Following these meetings, on Wednesday French President François Hollande and German Chancellor Angela Merkel will jointly address the European Parliament on the topic of the refugee crisis.

This session of German and French presidents will mark the first joint address in nearly 30 years to the European Parliament. Refugees have become high politics.


Moody’s Conference in Brazil as Brazil’s Economy Stands on a Precipice

On Tuesday, Moody’s Investors Service will hold its 17th annual conference in Sao Paulo to discuss Brazil’s economic challenges and opportunities.

Following Brazil’s recent credit downgrades, and amid persistent political challenges, this conference will be watched carefully for any indications that Moody’s intends to lower Brazil’s credit rating any further from its current level of Baa3.

Such a downgrade, in addition to discouraging investment outflows, will likely make reforms of Brazil’s economy even more challenging.

Investors will also gain a practical perspective of the investment environment in Brazil on Wednesday, when Brazil’s National Petroleum Agency intends to auction over 260 offshore and onshore oil blocks in 10 Brazilian states. Several major oil companies, including ExxonMobil, Statoil, and BP are already slated to compete.

While the Brazilian government may be hoping for a boost from this auction, they should not hold their breath. Due in part to the collapse in oil prices, Mexico’s much-hailed privatization of its own oil blocks has been lackluster, and led to a major regrouping on the part of the Mexican energy ministries following disappointing sales. Brazil is in no better position.


U.S. House Elects Speaker Following Boehner’s Surprise Resignation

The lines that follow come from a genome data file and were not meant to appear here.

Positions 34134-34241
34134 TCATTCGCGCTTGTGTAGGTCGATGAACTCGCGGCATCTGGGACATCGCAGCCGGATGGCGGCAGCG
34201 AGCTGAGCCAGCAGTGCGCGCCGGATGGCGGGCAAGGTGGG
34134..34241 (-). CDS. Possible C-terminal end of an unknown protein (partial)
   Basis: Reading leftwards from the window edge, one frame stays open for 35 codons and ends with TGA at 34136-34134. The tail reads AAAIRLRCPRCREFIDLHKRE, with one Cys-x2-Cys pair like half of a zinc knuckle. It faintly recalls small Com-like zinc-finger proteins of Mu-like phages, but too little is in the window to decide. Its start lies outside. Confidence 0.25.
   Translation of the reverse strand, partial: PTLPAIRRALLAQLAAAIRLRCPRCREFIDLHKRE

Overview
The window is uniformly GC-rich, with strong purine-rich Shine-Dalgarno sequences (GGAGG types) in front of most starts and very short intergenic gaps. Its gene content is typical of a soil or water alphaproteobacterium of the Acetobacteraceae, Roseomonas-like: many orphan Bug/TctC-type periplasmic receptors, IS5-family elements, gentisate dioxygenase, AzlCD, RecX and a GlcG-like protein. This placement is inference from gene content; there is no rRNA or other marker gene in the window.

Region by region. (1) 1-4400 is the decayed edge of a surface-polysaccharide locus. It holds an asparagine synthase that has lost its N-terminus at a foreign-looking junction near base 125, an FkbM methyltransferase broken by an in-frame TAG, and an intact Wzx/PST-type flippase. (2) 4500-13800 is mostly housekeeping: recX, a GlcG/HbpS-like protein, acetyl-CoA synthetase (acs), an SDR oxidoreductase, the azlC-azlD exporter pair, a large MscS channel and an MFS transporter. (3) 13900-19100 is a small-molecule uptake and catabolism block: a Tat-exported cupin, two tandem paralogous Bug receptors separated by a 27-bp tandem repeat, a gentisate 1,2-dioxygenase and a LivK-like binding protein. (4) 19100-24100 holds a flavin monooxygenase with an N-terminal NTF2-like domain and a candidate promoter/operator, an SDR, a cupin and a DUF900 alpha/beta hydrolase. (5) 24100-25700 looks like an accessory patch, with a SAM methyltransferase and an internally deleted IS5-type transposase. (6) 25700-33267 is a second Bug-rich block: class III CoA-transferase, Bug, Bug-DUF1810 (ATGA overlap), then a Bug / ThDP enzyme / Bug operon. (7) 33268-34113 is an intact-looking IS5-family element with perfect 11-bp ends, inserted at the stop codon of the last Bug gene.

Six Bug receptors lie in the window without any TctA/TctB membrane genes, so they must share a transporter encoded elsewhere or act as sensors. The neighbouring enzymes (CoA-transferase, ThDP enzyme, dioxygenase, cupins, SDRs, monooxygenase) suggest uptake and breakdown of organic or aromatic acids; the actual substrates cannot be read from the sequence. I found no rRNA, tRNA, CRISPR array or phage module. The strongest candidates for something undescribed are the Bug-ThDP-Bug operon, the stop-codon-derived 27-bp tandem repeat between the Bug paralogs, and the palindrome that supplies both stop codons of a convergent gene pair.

On Thursday, members of the House of Representatives will elect their next Speaker, to begin her or his term on November 1 2015.

The selection of a new Speaker mid-term is particularly interesting, as House Republicans currently enjoy a majority of a magnitude they have not seen in the lower chamber since the Hoover Administration in 1929.

The dynamic that led to this moment, however, will likely have profound consequences on US policy-making in the months ahead.

Speaker Boehner’s resignation largely came about following a planned conservative rebellion on his leadership should he advance a short-term funding bill that would include appropriations for Planned Parenthood, currently mired in controversy.

Rather than be forced to rely on Democratic votes (or their abstaining) to secure his speakership, Boehner chose to resign.

House Majority Leader Kevin McCarthy is likely to succeed him, though the dynamic that led to Speaker Boehner’s downfall will be as strong, if not stronger, under McCarthy.

This will make policy in a number of must-pass pieces of legislation that much more difficult, including raising the debt ceiling by November 5, reauthorizing the Highway Trust Fund (and finding a way to pay for it), reauthorizing the Export-Import Bank of the United States, and enacting a full spending bill by December 11.

McCarthy’s comments following the Thursday election will be demonstrative of the level of support he can expect to receive from the House conservatives, as well as the strategy he intends to employ with House Democrats, the Senate, and President Obama.


The GRI Weekly Risk Outlook (WRO) provides analytical foresight on the economic consequences of upcoming political developments. Covering a number of future occurrences across the globe, the WRO presents a series of potential upside/downside risks, shedding light on how political decisions affect economic outcomes.

The Weekly Risk Outlook was produced by GRI analyst Brian Daigle.